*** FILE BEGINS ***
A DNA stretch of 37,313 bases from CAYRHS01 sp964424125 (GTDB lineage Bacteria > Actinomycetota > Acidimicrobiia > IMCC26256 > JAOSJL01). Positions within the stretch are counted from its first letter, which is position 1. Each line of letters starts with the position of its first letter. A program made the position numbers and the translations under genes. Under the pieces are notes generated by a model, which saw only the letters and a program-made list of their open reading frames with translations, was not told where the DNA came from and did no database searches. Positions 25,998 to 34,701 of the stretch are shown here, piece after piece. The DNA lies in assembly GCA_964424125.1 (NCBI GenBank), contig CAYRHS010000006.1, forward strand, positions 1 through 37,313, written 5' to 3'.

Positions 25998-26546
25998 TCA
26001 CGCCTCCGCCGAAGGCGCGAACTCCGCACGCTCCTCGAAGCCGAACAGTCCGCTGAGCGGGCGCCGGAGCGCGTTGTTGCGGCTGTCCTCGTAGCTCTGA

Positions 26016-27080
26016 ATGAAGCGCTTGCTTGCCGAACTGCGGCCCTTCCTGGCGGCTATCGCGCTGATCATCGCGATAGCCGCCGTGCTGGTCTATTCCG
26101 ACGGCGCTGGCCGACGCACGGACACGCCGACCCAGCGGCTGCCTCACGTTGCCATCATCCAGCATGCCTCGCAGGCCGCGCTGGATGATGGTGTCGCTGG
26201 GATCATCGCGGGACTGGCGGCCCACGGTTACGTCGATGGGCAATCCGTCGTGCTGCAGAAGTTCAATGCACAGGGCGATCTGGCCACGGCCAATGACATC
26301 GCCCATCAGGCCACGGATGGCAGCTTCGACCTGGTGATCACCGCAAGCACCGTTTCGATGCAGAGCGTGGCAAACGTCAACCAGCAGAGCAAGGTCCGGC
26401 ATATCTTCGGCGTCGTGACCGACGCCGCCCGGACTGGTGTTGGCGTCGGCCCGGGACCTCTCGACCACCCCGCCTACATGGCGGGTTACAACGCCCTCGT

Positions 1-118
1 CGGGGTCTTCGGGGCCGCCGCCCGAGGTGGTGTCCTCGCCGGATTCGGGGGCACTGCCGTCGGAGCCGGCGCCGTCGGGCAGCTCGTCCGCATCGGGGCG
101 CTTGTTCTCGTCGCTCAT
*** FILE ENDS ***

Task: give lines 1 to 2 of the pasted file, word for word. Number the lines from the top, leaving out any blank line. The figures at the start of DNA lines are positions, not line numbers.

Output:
A DNA stretch of 37,313 bases from CAYRHS01 sp964424125 (GTDB lineage Bacteria > Actinomycetota > Acidimicrobiia > IMCC26256 > JAOSJL01). Positions within the stretch are counted from its first letter, which is position 1. Each line of letters starts with the position of its first letter. A program made the position numbers and the translations under genes. Under the pieces are notes generated by a model, which saw only the letters and a program-made list of their open reading frames with translations, was not told where the DNA came from and did no database searches. Positions 25,998 to 34,701 of the stretch are shown here, piece after piece. The DNA lies in assembly GCA_964424125.1 (NCBI GenBank), contig CAYRHS010000006.1, forward strand, positions 1 through 37,313, written 5' to 3'.

Positions 25998-26546